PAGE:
Frequently Asked Questions

Q.

Why save the J.B. Ford?

A.

The J.B. Ford is a survivor.  She survived those terrible storms early in her career, she survived obsolescence and near-certain scrapping in the 1950s to go onto a new career as a cement carrier, and she survived the end of her active career in the 1980s to find a useful role as a storage vessel. In the process, what was once a humble workhorse of the Lakes has become a time capsule of early 20th century marine architecture, from the graceful lines of her hull to her interior woodwork and vintage steam machinery. Over the years she received modifications that kept her profitable, but for the most part these were an additive process rather than a subtractive one.  The J.B. Ford of today is still very recognizable as the Edwin F. Holmes of 1904, her historic character remains very much intact. She also has an amazing story to tell, a rich and colorful history that begs to be told not through the pages of a book or a website, but through the visceral experience of walking her decks. She is a monument to those who perished in the 1913 and 1905 storms, and to the ingenuity and entrepreneurial spirit that saw the United States grow into an industrial powerhouse.  Today, she is once again facing an uncertain future.  We at the Great Lakes Steamship Society believe that she deserves a fighting chance, to do once again what she has done so many times before in her 108-year history: to survive.

Q.

Who owns the J.B. Ford?

A.

The Ford is currently owned by LaFarge Cement. She was last used as a storage barge in 2008, and is now laid up idle and awaiting disposition. We are in discussions with LaFarge about the possibility of having the vessel donated to the Great Lakes Steamship Society.  So far, they have been receptive to our ideas, but there are important details that remain to be worked out.  Other possibilities include a partial purchase/partial donation, or outright purchase of the vessel.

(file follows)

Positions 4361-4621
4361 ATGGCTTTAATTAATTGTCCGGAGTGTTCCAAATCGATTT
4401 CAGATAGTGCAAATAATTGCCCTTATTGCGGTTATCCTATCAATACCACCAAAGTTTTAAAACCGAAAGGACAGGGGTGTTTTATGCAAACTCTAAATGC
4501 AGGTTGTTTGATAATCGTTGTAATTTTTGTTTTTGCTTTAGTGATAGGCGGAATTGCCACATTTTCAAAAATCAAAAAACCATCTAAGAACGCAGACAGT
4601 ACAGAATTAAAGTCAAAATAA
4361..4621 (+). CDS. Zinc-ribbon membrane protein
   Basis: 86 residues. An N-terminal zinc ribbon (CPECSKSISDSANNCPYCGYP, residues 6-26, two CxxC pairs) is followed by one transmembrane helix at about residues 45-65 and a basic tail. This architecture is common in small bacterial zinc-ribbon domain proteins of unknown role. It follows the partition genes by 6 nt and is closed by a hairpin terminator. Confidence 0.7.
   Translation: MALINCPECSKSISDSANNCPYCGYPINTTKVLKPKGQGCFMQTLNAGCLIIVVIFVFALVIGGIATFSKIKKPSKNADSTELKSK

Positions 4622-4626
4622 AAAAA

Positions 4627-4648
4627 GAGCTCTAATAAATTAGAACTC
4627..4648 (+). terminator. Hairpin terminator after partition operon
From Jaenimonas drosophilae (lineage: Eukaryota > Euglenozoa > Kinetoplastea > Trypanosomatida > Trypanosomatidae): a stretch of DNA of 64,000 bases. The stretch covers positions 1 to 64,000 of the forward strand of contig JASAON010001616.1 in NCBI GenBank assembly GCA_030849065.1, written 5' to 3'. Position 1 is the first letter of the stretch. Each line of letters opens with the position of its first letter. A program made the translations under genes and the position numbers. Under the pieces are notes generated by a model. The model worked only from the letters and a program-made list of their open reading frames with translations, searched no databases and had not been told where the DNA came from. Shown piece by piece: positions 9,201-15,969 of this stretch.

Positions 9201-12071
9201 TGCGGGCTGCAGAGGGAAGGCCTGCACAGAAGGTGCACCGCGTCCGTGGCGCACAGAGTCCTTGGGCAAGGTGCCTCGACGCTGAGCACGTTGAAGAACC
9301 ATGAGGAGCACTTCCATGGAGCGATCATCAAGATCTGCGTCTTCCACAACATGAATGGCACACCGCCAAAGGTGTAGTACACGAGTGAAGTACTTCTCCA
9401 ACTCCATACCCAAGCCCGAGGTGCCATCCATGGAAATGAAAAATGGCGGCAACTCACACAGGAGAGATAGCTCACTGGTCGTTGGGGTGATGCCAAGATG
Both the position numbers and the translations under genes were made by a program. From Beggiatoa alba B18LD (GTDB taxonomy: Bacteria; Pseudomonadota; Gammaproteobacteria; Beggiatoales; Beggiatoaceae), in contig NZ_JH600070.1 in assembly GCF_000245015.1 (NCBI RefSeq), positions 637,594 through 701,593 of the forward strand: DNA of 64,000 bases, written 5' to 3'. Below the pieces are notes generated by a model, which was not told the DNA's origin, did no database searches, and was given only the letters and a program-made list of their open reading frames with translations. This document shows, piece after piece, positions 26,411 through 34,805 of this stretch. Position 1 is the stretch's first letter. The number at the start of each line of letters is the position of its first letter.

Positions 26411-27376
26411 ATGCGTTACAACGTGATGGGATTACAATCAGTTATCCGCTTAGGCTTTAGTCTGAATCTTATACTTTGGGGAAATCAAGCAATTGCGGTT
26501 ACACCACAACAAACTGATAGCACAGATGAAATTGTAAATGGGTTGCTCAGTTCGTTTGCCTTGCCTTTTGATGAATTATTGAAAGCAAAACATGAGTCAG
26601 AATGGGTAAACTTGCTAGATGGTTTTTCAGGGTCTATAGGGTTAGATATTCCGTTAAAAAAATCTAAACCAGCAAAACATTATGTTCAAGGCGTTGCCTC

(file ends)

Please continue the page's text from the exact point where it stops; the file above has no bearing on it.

Q.

Where will the J.B. Ford go when GLSS gains ownership?

A.

The Ford will become a floating museum in a Great Lakes port city.  We have been in discussions with several cities and other organizations with an eye to finding a permanent homeport for the ship once we acquire her.  Perhaps the most promising of these is Alpena, Michigan, her longtime homeport as well as home to the Thunder Bay National Marine Sanctuary where the sunken wreck of her near-sistership Etruria lies.  In addition to being a tourist draw for Alpena, the Ford could be a valuable resource for divers planning dives to the Etruria and other wrecks of similar vintage, and cross-promotion between the preserved J.B. Ford and the Marine Sanctuary could be beneficial to both.  Discussions are ongoing, but as of yet no firm commitment has been made.

Q.

What can I do to help?

A.

Visit our Support page to learn more about GLSS membership, donations, pledges, outreach, and merchandise.

Q.

Where is the J.B. Ford now?

A.

The Ford is laid up at the Municipal Terminal in Superior, Wisconsin. Please note that the dock is private property and it is NOT open for visitors. However, the ship can be viewed from the public road along Connors Point, and from across the harbor on Park Point.

Q.

What happens if GLSS does not succeed in saving the Ford?

A.

We have identified several other vessels that would also be worthy of preservation if we are unsuccessful in gaining ownership of the J.B. Ford.  Members and donors will be updated on our progress, and will be given the option of having donations refunded if they do not wish to support the preservation of an alternative vessel.